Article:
The UN’s 17 goals for the next 15 years

Raghu Manavalan Sep 25, 2015

The UN’s 17 goals for the next 15 years

Raghu Manavalan Sep 25, 2015

The United Nations met in New York this week, and one portion on its agenda was approving 17 new Sustainable Development Goals that primarily targeted the world’s developing countries. As The Guardian reports:

To cheers, applause and probably a tinge of relief, the 17 global goals that will provide the blueprint for the world’s development over the next 15 years were ratified by UN member states in New York on Friday.

After speeches from Pope Francis and the Nobel laureate Malala Yousafzai, and songs from Shakira and Angelique Kidjo, the ambitious agenda — which aims to tackle poverty, climate change and inequality for all people in all countries — was signed off by 193 countries at the start of a three-day UN summit on sustainable development …

Those goals were:

  1. End poverty in all its forms everywhere
  2. End hunger, achieve food security and improved nutrition and promote sustainable agriculture
  3. Ensure healthy lives and promote well-being for all at all ages
  4. Ensure inclusive and equitable quality education and promote lifelong learning opportunities for all
  5. Achieve gender equality and empower all women and girls
  6. Ensure availability and sustainable management of water and sanitation for all
  7. Ensure access to affordable, reliable, sustainable and modern energy for all
  8. Promote sustained, inclusive and sustainable economic growth, full and productive employment and decent work for all
  9. Build resilient infrastructure, promote inclusive and sustainable industrialization and foster innovation
  10. Reduce inequality within and among countries
  11. Make cities and human settlements inclusive, safe, resilient and sustainable
  12. Ensure sustainable consumption and production patterns
  13. Take urgent action to combat climate change and its impacts
  14. Conserve and sustainably use the oceans, seas and marine resources for sustainable development
  15. Protect, restore and promote sustainable use of terrestrial ecosystems, sustainably manage forests, combat desertification, and halt and reverse land degradation and halt biodiversity loss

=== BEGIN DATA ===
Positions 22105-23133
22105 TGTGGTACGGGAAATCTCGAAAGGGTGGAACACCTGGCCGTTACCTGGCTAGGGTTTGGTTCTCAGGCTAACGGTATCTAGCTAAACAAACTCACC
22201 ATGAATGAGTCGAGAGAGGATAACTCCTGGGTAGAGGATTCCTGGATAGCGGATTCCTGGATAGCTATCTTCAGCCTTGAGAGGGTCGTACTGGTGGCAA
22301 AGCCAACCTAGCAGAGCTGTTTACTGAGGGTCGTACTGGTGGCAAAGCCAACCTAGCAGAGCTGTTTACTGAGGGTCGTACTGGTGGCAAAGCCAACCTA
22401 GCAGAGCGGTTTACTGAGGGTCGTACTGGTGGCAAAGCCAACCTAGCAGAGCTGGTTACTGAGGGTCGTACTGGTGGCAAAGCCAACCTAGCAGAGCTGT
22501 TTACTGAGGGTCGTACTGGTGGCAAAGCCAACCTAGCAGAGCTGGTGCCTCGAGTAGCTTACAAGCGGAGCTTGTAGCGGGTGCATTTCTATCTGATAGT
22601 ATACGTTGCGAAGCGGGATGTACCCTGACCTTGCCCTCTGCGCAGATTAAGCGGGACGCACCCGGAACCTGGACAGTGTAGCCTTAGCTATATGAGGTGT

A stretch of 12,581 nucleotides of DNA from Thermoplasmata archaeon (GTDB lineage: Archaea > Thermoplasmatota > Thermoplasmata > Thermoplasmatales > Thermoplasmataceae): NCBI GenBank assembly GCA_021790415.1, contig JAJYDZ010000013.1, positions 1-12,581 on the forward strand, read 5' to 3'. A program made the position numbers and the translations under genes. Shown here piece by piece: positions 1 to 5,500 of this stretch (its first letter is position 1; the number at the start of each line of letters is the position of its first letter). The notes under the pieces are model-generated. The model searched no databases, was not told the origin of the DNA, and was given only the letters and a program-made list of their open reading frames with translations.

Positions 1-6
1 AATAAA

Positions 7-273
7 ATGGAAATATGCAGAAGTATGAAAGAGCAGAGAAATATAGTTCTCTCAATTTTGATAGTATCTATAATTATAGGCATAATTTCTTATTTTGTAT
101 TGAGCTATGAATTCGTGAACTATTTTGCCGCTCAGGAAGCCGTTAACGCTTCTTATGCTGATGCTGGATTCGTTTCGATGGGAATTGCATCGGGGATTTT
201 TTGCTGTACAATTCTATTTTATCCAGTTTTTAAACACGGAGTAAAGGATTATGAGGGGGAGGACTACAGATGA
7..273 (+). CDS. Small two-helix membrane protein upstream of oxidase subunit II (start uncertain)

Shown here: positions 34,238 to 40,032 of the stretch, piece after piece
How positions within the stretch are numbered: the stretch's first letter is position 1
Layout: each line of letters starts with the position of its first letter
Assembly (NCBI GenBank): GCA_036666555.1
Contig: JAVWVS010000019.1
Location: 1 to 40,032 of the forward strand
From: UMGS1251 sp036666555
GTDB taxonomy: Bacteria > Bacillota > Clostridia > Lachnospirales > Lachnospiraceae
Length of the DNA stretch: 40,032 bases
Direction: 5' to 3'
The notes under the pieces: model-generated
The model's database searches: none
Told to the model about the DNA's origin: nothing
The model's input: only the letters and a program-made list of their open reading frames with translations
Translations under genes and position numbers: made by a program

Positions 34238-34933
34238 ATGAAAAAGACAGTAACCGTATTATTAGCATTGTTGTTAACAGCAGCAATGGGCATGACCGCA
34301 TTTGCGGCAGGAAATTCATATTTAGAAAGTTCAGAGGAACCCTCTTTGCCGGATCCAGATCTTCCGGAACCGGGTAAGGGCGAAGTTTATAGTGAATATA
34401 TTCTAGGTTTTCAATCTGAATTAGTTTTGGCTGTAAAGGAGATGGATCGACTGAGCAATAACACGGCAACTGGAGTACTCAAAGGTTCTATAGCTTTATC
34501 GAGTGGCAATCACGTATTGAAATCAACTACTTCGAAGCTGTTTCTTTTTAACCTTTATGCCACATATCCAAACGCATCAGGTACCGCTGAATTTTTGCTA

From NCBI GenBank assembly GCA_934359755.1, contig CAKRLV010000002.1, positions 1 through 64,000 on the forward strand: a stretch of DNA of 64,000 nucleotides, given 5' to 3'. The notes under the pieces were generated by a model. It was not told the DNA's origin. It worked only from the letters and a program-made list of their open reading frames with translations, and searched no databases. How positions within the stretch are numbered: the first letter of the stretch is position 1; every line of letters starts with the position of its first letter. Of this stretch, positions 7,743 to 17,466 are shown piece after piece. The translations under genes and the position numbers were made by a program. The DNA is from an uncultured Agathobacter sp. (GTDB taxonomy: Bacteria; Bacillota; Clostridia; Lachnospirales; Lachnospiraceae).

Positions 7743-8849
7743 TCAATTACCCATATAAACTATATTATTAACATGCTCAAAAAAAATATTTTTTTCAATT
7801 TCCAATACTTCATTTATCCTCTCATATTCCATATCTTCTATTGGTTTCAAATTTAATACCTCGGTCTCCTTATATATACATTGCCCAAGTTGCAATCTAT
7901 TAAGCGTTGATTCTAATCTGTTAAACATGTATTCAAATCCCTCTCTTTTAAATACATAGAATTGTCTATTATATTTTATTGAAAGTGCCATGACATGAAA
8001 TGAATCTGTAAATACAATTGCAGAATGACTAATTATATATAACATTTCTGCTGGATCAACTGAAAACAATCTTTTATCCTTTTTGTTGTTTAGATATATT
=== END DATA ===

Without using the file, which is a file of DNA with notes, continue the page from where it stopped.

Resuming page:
16. Promote peaceful and inclusive societies for sustainable development, provide access to justice for all and build effective, accountable and inclusive institutions at all levels
  17. Strengthen the means of implementation and revitalize the global partnership for sustainable development

It’s Amina Mohamed’s job to figure out how to actually implement those goals. She’s a special adviser to the U.N.’s secretary general on post-2015 development planning, and while those goals may sound like a fairy tale, Mohamed disagrees.

“It’s a very real response from a three and a half year discussion — not just from member states, but with civil society, parliamentarians and with business that feel like this is sort of agenda that we need to respond to the very big troubles that we have in the world,” she said. “They’re very complex. It’s a very universal agenda, so it’s about us in New York as much as it’s about a village in Nigeria or in India. And some of these goals that you see there are unfinished business from the Millennium Goals.”

The Millennium Development Goals were similar to the Sustainable Development Goals, and were outlined and agreed upon in 2000. It’s track record was mixed, as the Guardian also notes:

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